Proposition A supporters serve up case for new tennis courts

Photo by Pat Finan/The Journal-ExpressWeeds grow in a crack that spans the width of a tennis court in Young’s Park.

School and city leaders made their case for new tennis courts to voters during a public forum last week.

Knoxville School Superintendent Cassi Pearson and City Manager Aaron Adams fielded comments from a crowd of about 75 people during the forum Aug. 30, at the Knoxville Performing Arts Center.

Knoxville boys tennis Coach Greg Higginbotham called the current courts “an embarrassment” and the plan to build eight new tennis courts and a basketball court on the site of the city’s skate park “a no-brainer.”

““As a coach, I’ve had to watch my tennis players, especially this last year, fall and get injured. As a paramedic for the City of Knoxville, I’ve actually had to bandage players that have fallen during tournaments,” Higginbotham said. “It doesn’t happen anywhere else we go.”

Pearson noted that Proposition A appears on the Sept. 12 ballot as a long paragraph of legalese that doesn’t mention tennis courts. If it gets enough “yes” votes, it would increase the school district’s physical plant and equipment levy by 67 cents to pay for the courts. The vote comes when the district’s management levy is decreasing by 80 cents, Pearson emphasized.

While no objections to Proposition A were raised at the forum, a few people sought details on the city’s plans to build a new skate park. Adams said that because the skate park is among improvements planned for Young’s Park that are considered an “essential corporate purpose,” it could be paid for by a bond issue that can be approved by the City Council, not requiring a referendum. The comprehensive plan for Young’s Park improvements would add $5.41 in taxes a month to owners of a median value Knoxville home, Adams said.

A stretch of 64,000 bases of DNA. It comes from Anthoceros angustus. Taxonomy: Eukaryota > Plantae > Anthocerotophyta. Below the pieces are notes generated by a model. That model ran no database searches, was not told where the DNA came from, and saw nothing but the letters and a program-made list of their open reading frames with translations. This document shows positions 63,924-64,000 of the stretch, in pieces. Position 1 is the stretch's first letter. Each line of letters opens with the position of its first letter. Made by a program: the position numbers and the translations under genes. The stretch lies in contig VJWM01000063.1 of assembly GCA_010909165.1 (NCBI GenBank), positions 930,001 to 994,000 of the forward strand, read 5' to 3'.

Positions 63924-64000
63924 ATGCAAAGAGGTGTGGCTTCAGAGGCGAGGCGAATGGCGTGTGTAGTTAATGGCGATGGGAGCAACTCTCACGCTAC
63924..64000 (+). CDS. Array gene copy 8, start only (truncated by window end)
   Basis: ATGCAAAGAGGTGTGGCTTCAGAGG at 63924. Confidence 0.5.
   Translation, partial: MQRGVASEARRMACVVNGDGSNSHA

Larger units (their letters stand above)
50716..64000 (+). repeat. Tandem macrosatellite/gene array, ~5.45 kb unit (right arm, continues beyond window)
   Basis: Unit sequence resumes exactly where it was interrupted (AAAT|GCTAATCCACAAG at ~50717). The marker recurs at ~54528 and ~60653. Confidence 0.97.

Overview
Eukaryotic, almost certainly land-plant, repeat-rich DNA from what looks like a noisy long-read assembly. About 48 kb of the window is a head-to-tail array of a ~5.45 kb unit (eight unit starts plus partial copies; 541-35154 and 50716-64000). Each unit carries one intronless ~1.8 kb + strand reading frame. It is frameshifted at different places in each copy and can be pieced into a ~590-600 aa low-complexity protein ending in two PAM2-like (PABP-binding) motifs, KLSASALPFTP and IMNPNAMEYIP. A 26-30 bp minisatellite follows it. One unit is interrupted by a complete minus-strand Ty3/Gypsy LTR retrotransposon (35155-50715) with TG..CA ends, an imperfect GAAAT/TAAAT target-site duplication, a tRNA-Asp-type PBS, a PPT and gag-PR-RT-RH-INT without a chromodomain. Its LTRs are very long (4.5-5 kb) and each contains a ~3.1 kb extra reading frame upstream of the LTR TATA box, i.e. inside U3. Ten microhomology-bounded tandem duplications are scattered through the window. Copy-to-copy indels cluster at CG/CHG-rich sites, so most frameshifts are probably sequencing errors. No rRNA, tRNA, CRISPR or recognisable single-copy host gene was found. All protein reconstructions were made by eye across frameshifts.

Pearson said the collaborators haven’t focused much time on a contingency plan if Prop A fails, beyond some simple realities.

“When safety is an issue, we have the means and the ability to take the ramps off the skate park and truly just have a slab of cement,” Pearson said. “At the tennis courts, we could take down the nets and not have it playable and just have it exist, but not really have a purpose. That is not what we want to do.

“We’re trying to work as hard as it can to make sure it doesn’t happen.”

Pearson said the passage of Proposition A would send a message to the City Council that the community wants improved facilities. Knoxville resident Chris Nichols got in the final word.

“I’m not a tennis player. I don’t have any kids playing tennis. I’m not here because its a tennis court improvement. I think it’s a quality of life improvement for the city of Knoxville,” Nichols said.

“It’s not going to fit my family, but it’s necessary,” he said. “All other communities that are growing and progressing are doing this, and I’d hate to see us pass it up.”

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